While it’s not the highest paying gig, for the artists and those who put on the show, Sofar Vancouver makes a deliberate effort not to keep anyone in the dark over their finances, let alone profit at the expense of artists. Hodgson says that around “one artist every four months chooses the money over the video.” For most artists, the value of getting a professionally-made live video exceeds what their share of the door would be. “I try really hard to be open and transparent about what Sofar is, and what the options are for them,” she explains. “They are in control of saying yes or no, right off the bat. We give them all the details up front, so they can decide what’s best for them.”
The main source of revenue for Sofar Global is not from shows, apparently — it’s from Youtube ad revenue. “That’s always been the way they see profit,” says Hodgson. The videos produced from all the shows across the globe are uploaded to Sofar Sounds’ Youtube channel. And because they are all combined together, that money isn’t filtered back to the cities that produce the videos, let alone the artists performing in them.
Hodgson acknowledges that there is a need for improvement within the Sofar model. “In terms of business, it’s still really young — it only started in 2009,” she says. “The way I see it, they were making videos and putting them up, just riding that wave for so long. But now, it’s this gargantuan thing, and I don’t think they even know where it’s going. They have to take a serious look at how to keep it sustainable and transparent.” The disconnect between Sofar Global and many of its cities across the world, including Vancouver, is apparent — those who are producing the vast majority of the content through which Sofar makes its money don’t see it returned.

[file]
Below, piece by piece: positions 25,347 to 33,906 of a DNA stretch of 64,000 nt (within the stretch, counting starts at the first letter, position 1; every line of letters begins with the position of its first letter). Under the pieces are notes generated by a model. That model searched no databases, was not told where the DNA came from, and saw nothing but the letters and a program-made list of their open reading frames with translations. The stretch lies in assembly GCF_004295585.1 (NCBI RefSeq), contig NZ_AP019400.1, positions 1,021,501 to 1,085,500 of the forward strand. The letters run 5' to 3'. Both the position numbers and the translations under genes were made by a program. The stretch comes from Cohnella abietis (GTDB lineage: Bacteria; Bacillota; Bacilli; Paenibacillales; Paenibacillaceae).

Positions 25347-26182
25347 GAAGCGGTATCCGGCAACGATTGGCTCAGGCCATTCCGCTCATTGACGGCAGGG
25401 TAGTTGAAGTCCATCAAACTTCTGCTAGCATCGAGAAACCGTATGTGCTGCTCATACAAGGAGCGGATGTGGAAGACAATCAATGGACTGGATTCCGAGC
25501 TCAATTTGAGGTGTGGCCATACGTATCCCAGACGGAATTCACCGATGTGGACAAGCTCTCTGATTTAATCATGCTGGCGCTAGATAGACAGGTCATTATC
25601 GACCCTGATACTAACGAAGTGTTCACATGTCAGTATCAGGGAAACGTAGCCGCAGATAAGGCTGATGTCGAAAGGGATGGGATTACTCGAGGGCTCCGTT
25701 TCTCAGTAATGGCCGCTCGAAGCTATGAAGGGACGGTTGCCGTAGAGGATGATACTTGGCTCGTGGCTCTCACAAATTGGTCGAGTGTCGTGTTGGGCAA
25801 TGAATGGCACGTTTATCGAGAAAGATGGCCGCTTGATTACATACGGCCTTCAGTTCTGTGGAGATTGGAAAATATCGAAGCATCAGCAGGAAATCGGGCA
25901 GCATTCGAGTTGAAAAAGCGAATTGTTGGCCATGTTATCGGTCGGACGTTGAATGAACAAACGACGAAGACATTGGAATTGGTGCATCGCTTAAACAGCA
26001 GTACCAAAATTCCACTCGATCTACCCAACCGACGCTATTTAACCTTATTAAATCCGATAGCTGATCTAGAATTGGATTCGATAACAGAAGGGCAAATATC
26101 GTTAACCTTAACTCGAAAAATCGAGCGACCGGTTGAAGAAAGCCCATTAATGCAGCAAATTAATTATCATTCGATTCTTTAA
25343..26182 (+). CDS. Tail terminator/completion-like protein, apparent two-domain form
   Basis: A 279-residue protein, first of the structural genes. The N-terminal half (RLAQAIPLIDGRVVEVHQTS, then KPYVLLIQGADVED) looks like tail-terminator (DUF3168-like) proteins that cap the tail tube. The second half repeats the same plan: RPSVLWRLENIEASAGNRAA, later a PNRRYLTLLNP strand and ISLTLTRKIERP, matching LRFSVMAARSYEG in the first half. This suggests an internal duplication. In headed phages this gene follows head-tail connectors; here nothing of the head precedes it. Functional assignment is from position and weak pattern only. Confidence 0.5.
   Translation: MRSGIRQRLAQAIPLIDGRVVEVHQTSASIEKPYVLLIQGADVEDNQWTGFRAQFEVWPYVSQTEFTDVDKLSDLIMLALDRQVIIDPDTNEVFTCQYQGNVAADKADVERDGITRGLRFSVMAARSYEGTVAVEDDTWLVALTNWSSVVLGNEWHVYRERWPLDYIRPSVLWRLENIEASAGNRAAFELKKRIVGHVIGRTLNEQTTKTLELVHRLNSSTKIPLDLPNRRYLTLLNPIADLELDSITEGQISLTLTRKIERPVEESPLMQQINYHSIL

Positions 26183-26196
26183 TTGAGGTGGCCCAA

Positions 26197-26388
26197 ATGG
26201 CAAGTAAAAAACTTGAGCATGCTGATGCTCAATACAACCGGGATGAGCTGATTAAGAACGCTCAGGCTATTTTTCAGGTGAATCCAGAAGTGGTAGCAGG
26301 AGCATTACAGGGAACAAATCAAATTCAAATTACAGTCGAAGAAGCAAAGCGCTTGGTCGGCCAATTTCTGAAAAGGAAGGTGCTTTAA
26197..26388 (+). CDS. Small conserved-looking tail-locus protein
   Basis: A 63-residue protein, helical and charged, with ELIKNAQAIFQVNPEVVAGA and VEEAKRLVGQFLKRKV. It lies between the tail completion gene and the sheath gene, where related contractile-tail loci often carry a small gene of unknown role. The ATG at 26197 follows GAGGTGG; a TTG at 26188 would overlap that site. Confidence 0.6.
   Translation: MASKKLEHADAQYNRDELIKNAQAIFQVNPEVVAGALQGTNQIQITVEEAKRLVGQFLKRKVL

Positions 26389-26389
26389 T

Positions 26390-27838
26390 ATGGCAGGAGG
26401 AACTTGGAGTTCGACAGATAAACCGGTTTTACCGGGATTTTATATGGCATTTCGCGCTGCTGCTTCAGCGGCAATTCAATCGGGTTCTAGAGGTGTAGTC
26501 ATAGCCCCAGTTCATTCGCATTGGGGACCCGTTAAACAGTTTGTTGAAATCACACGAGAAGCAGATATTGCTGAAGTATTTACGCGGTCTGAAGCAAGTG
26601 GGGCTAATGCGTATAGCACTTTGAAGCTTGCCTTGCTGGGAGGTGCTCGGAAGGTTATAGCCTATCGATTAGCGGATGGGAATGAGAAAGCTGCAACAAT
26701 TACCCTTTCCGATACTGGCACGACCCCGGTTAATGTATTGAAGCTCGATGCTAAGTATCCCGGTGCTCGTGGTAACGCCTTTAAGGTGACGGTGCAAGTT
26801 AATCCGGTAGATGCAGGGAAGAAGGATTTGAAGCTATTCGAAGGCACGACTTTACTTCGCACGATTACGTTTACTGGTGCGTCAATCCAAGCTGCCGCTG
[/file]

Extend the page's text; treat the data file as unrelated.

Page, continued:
While one might think of breaking away from the Sofar name and all the controversy surrounding it, Sofar Vancouver is still hesitant. Despite their independence, Sofar Vancouver is inherently connected to groups of likeminded people all over the world through the brand. “That, to me, is the main thing I’m holding on to,” says Hodgson. By cutting ties with the name, they would be distancing themselves from a vast network of valuable contacts, that they often call on to help local artists plan tours abroad.
Hodgson still believes that “Sofar can viably be a for-profit company as long as we’re giving that profit back to the people that deserve it and make it happen.” That means paying artists who perform in living rooms across the world; that means compensating the thousands of volunteers putting in countless hours of work to make these shows happen; that means calling out the inequity within the company wherever it springs up; that means maintaining communication and dialogue between every level of the organization. Hodgson says, “I’m constantly sending Sofar Global emails with my thoughts on how it can work better and be more sustainable for everyone involved.”